Nowadays the challenge is the moment you blink something new would have popped up in the Data processing world – either as a fullfledged backend or another middle layer in between.

Apache Flink promises to take advantage of “declarative” model but at present has java/scala api. One of the fastest way for any of these intermediaries to succeed is to adopt something which has been there for decades. The most successful DSL of our times is SQL – the way Apache Drill is doing via using optiq – is a great 1st step. Hopefully underlying store’s decade long work does not go waste.

It also ensure you do not accumulate karma against the demi-god DBA who does not look forward to learning new things anymore. He joined that world because there were few things to do. Storage layout, profiler, queries, indexes, backups-restores, HA/DR.. Kidding. Just kidding.


Apache Flink – SQL support?

10 things I wished my datastore would do (updated: Is DocumentDB my savior?)

We use datastores generally to ingest data and try to make some meaning out of it by means of reports and analytics. Over years we have had to make decisions in terms of adopting different stores for “different” workloads.

Simplest being the Analysis – where we offload to pre-aggregated values with either columnar or distributed engines to scaleout the volume of data. We have also seen rise of stores which allow storage of data which is friendly for range of data. Then we have some which allow very fast lookups, maturing to doing aggregations on run. We have also seen use of data-structure stores – the hash table inspired designs vs the ones which don sophisticated avatars (gossips, vector clocks, bloom filters, LSM trees).

That other store which pushed compute to storage is undergoing massive transformation for adopting streaming, regular oltp (hopefully) apart from its regular data reservoir image. Then we have the framework based plug and play systems doing all kind of sophisticated streaming and other wizardry.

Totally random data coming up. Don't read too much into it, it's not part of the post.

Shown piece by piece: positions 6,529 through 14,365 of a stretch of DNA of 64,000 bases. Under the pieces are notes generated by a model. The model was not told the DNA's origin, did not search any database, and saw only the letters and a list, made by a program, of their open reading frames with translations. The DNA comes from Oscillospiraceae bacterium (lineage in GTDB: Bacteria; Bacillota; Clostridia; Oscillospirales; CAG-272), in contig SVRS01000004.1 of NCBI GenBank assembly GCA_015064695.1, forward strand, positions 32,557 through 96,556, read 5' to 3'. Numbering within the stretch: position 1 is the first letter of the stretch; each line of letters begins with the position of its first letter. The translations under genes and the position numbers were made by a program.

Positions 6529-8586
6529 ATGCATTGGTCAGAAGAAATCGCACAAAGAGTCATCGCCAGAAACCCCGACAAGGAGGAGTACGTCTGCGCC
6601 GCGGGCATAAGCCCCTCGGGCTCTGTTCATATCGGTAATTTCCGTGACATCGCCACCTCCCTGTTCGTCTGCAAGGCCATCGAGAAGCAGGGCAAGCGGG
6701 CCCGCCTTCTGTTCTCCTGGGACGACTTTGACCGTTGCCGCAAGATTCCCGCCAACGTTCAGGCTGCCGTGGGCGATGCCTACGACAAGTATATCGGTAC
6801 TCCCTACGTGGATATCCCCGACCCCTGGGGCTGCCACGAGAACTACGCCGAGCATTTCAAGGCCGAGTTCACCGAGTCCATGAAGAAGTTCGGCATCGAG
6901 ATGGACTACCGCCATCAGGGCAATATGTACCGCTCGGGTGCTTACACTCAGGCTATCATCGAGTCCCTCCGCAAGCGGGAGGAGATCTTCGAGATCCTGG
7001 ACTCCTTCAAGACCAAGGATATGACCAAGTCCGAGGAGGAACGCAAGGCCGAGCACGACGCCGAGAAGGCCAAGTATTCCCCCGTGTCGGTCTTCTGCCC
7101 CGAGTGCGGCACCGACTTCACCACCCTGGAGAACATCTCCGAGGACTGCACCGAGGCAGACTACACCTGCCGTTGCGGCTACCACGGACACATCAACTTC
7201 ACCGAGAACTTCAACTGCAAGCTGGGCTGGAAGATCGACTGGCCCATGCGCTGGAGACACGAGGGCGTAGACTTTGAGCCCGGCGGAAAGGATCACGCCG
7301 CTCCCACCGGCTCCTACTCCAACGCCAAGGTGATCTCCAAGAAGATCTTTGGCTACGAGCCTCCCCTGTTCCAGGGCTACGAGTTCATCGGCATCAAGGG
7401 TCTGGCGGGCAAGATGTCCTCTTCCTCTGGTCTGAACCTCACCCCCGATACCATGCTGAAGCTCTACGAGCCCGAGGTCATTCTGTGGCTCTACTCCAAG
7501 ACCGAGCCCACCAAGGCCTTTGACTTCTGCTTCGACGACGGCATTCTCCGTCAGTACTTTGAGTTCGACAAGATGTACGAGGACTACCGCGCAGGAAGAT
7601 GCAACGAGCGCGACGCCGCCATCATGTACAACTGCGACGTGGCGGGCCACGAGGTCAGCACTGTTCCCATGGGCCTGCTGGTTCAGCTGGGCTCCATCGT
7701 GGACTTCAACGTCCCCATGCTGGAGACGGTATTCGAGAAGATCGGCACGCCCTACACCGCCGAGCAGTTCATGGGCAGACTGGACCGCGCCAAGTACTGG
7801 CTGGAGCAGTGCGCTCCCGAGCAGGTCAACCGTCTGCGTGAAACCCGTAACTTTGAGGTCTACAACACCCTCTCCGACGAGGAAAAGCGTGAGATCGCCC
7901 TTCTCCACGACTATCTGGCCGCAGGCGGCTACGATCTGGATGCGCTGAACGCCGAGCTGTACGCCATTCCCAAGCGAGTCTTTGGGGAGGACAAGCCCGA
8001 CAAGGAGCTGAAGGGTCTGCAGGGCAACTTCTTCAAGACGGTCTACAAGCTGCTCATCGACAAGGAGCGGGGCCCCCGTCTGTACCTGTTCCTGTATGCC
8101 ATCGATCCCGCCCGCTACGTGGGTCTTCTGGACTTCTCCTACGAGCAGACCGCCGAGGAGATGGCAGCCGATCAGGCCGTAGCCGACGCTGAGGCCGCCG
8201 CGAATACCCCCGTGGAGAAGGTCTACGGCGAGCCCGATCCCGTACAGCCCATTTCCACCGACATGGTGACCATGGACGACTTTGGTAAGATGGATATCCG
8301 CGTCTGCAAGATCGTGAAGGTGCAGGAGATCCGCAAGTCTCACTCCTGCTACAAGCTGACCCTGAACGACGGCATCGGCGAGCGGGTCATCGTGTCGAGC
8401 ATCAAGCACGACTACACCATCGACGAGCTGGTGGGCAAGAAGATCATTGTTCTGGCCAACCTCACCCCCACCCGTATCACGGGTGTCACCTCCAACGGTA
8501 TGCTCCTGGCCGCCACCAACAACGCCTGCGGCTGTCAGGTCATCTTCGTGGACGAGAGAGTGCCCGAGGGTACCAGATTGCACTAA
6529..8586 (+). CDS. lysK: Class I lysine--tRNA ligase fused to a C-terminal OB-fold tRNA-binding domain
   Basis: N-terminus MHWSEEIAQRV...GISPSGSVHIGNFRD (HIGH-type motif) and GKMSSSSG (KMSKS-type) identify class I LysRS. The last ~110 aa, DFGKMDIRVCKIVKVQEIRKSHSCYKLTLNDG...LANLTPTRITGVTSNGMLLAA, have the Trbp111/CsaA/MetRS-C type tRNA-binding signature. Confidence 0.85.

Many of the stores require extensive knowledge about the internals of the store in terms of how data is laid out, techniques for using right data types, how data  should be queried, issues of availability and taking decisions which are generally “understandable” to the business stakeholders. When things go wrong – the tools differ in range from just log error to actual “path of the execution” of the query. At present there is lot of ceremony for thinking about the capacity management, issues around how data changes are logged and should be pushed to another location. This much of detail is great “permanent job guarantee” but does not add lot of value in long term for the business.

2014-22nd Aug Update – DocumentDB seems to take away most of the pain – http://azure.microsoft.com/en-us/documentation/services/documentdb/

  1. Take away my schema design issues as much as it can

What do I mean by it? Whether it is traditional relational databases or the new generation no-sql stores. One has to think through either ingestion pattern or the query pattern to design the store representation of entities. This by nature is productivity killer and creates impedance mismatch between storage and representation in application of the entities.

Update (2014-22nd Aug) – DocumentDB – need to test for good amount of data and query patterns but looks like – with auto-indexing, ssd we are on our way here.

  1. Take away my index planning issues

This is another of those areas where lot of heart burn takes place as lot of innards are exposed in terms of the implementation of the store. This if done completely automagically would be great-2 time-saver. Just look at the queries and either create required indexes or drop them. Lot of regression issues for performance are introduced as small changes start accumulating in the application and are introduced at database level.